Incentives for Investment
Hundreds of major foreign firms in most industry sectors invest in Australia. The Australian Commonwealth and State Governments offer incentives to multinationals to establish operations in Australia and benefit from Australia's safe and stable business environmentand skilled workforce.
Incentives that are available to investors include:
-- The Commonwealth Government introduced changes to the tax treatment of research and development (R&D) from July 1, 2010. The system provides a refundable tax credit equal to 45% of expenditure on R&D to companies with an annual turnover of less than A$20 million. For companies which exceed this threshold, a tax credit equal to 40% of expenditure on R&D will be provided, but is not be refundable. The new policy involves a tightening in the definition of eligible R&D. The aim of the new system is to broaden access to the concession.
-- Venture capital tax concessions: Capital gains tax exemptions are available for non-resident investment in Australian venture capital. The exemptions apply to investors from the U.S., the United Kingdom, Japan, Germany, France, and Canada.
-- The Invest Australia Supported Skills (IASS) program is designed to encourage international firms to choose Australia as a location for direct investment by providing streamlined immigration arrangements for eligible employees of a company that is considering making a significant or strategic investment in Australia.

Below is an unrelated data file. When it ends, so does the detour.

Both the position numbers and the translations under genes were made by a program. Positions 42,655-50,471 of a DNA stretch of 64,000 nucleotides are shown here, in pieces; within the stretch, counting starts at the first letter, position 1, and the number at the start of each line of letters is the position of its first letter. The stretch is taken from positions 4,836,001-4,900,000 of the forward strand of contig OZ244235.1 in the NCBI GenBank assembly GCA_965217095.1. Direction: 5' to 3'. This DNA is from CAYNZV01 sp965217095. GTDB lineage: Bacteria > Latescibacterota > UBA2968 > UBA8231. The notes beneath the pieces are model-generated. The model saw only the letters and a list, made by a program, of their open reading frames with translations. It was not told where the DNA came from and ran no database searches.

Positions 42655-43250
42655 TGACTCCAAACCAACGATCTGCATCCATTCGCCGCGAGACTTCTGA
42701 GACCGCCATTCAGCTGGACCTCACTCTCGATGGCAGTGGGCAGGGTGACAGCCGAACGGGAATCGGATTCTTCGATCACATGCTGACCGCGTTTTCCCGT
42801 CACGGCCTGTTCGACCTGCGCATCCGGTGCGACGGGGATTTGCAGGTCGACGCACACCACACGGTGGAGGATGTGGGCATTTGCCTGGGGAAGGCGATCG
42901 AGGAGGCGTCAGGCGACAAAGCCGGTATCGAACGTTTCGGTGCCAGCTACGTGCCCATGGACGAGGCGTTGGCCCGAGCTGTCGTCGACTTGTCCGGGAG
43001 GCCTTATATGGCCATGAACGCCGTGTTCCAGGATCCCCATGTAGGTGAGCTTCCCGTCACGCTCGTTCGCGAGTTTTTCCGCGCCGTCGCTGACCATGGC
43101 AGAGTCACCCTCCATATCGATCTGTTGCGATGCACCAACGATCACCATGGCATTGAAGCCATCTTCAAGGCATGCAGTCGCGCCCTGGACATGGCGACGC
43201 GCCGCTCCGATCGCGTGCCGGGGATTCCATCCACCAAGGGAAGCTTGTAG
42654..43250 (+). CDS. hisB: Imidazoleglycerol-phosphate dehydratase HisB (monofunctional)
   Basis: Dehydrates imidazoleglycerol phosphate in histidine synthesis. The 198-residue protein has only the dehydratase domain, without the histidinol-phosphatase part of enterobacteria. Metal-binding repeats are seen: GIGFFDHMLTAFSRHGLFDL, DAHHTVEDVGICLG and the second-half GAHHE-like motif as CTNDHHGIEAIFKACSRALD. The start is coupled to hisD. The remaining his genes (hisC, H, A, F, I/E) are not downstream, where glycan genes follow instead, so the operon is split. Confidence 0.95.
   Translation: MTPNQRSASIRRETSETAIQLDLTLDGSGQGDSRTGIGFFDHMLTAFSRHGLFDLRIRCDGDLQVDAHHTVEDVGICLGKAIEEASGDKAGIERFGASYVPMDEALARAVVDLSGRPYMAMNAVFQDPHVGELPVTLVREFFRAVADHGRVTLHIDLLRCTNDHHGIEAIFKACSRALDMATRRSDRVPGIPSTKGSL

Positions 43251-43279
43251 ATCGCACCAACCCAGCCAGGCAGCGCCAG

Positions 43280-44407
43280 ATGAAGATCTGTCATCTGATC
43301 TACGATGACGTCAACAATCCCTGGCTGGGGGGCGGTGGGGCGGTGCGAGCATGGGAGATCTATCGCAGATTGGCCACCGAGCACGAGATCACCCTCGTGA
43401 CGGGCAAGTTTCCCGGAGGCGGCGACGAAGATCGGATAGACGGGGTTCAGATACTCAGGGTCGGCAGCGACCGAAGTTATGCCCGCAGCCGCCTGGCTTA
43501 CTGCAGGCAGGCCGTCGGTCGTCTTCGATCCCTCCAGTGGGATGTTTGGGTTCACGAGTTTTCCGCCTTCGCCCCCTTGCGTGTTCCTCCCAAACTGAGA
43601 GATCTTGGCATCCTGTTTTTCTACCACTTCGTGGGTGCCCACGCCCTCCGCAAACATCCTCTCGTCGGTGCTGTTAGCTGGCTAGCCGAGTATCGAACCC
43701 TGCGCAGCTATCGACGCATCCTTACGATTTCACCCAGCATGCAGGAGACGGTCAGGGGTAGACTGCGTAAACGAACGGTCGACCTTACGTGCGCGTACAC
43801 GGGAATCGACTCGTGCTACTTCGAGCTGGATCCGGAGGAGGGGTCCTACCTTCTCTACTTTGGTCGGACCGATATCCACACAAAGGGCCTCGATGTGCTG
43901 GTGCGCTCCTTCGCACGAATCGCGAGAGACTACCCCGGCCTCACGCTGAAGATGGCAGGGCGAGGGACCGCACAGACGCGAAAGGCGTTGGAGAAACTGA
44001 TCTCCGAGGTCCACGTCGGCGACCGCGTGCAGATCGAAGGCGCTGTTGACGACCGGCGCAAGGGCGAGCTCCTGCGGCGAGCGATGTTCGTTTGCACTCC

-- The Green Car Innovation Fund (GCIF) is part of the Government's ‘A New Car Plan for a Greener Future’ program and provides assistance over ten years, beginning 2009-10, to design, develop, and manufacture low-emission, fuel-efficient cars and components in Australia. The A$1.3 billion (US$1.2 billion) fund provides assistance to Australian companies for projects that enhance the research, development, and commercialization of Australian technologies that significantly reduce fuel consumption and/or greenhouse gas emissions of passenger motor vehicles. Grants are provided at a ratio of A$1 of government funding for every A$3 of eligible expenditure contributed by the grantee.
-- The Tradex Scheme allows an importer to gain an up-front exemption from customs duty and GST on imported goods that are intended for export or to be used as inputs to exports. The goods may be exported in the same condition as imported, subjected to a process or treatment after importation, then exported or incorporated in other goods which are exported. Export may be carried out by the importer or a third party. The goods must be exported within 12 months of importation, although approval can be sought to extend this period.